FOLLOW

FOLLOW

SHARE

Supply Chain Resolutions 2016

Supply chains should look at these elements in the next 12 months

29Jan

Supply Chain managers have a simple job in principle - making sure that products are delivered promptly and cost effectively. Achieving this, however, is slightly more complicated. Last year saw wars, natural disasters, and unpredictable weather patterns have a tremendous impact on supply chains, rendering the best laid plans irrelevant and forcing managers to fall back on contingencies of varying quality.

Things do not look like they are going to get any easier in 2016, but there are various strategies and tools being developed that should help mitigate risks and ensure that chains run as smoothly as possible. Here are 3 resolutions supply chain managers should make this year to become true best-in-class organizations.

Go Digital

A survey of executives at companies participating in McKinsey & Co.’s Digital Manufacturing and Design Innovation Institute found that 80% of CEOs consider digital manufacturing and design to be a critical driver of competitiveness, but just 13% rate their organizations’ digital capability as ‘high.’

In order to remain competitive, this has to change. If you’re depending on old-school supply chain technology and cumbersome legacy systems to keep afloat in a data-driven world, you’re immediately at a disadvantage. Every business is now a digital business, and the best supply chains are those leveraging business networks to create a digital community of partners.

For a supply chain to be considered truly digital, however, is more than just a case of having a laptop and an internet connection. It requires a whole strategy that is geared towards digital practices and embracing all new channels as and when they arise. It should enable the sharing of information between all partners and involved parties, and embrace all new technology that could improve better processes, such as IoT.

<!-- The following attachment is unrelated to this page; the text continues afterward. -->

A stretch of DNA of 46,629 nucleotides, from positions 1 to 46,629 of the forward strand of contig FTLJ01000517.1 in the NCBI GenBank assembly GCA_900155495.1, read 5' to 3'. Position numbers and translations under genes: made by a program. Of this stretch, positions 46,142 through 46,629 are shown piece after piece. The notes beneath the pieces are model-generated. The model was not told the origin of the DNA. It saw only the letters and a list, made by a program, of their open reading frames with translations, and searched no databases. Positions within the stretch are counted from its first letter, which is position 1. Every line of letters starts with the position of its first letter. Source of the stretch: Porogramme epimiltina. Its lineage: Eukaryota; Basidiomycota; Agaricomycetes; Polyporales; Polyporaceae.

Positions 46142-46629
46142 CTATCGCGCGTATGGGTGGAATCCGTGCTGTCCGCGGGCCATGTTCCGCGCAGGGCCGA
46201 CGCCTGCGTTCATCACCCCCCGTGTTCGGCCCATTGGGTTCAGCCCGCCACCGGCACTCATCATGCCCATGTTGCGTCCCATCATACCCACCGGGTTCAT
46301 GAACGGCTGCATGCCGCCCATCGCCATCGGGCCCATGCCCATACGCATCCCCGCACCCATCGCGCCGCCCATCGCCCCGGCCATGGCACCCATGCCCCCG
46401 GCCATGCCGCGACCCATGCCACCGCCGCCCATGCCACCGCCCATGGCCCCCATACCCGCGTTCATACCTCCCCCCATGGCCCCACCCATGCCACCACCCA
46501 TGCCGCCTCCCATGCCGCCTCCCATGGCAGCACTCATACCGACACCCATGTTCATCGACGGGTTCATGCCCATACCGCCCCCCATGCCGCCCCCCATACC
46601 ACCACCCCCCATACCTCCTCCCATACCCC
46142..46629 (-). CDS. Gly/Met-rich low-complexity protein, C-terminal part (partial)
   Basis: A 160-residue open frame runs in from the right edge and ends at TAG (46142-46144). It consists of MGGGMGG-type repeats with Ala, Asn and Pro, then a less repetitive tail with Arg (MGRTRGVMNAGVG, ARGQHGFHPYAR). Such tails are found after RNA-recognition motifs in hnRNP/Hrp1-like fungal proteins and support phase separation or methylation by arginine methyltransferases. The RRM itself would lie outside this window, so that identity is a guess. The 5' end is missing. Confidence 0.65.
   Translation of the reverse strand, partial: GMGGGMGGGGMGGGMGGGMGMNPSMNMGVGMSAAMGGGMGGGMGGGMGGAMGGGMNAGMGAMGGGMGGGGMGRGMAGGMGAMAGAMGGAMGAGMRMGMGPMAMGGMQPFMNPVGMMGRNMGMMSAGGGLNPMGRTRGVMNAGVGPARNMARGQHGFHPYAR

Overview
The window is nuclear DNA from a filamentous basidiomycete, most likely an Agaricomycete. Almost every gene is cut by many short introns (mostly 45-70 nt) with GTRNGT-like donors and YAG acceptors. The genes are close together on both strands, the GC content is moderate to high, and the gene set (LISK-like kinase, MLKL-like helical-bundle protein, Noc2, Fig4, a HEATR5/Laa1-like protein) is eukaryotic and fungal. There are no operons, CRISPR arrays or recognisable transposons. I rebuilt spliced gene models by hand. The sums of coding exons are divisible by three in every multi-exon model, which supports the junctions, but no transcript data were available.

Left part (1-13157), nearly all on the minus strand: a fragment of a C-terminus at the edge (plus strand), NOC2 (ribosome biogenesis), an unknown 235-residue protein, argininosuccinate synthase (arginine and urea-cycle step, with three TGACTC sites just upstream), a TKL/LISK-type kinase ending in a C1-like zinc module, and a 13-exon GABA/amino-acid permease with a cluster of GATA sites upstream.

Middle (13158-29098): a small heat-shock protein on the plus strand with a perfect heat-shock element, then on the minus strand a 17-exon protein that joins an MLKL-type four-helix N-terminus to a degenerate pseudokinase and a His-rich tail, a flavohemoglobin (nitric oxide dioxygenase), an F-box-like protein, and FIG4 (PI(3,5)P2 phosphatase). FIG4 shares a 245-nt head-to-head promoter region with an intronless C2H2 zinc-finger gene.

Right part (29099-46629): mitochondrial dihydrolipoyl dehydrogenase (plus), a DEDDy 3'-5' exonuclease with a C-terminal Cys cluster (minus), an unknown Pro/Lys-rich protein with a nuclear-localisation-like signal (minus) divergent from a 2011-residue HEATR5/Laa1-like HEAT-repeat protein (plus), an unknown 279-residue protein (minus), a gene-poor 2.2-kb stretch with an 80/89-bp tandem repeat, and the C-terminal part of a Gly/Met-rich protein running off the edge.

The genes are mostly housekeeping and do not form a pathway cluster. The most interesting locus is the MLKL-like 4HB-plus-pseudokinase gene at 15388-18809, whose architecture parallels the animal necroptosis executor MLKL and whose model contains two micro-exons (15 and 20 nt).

Focus On Agility

Thanks to predictive analytics tools, trying to predict the future has never been easier. However, there is still no way that you can possibly anticipate every event that could have an impact on your chain. Those that cope best with shocks are those who emphasize agility in their strategies. To do this, you need an environment in which all relevant information is easily accessed by everyone who needs it at anytime, from anywhere. Cloud technology and integrated platforms has enabled this. Communication also helps this, as well as aiding the sharing of knowledge that can help create leaner, more responsive processes. The accumulation and sharing of knowledge really needs to be standardized for this to really be successful, and everyone should know the process for doing it.

Ensure The Right Talent Is In Place

Finding skilled supply chain leaders who are equipped to drive innovation and harness technological advancement is the major challenge facing companies this year. Without the right staff in place, nothing else will happen. This must start with addressing the existing talent and creating a plan to retain the best. This means attracting young professionals, as we discuss here. Jon Chorley, Oracle chief sustainability officer and group vice president, supply chain product strategy and PLM, also notes the importance of technology to recruiting the best talent, arguing that: ’Expectations of new employees are shaped by social networks and consumer applications, so they can experience a profound culture shock when faced with a typical legacy enterprise application. The result is dissatisfaction and inefficiency. The opportunity to gain productivity through a modern, analytics-driven user experience is enormous.’

Comments

comments powered byDisqus
Lorries small

Read next:

​Big data in fleets - why making it manageable is the key to driving value

i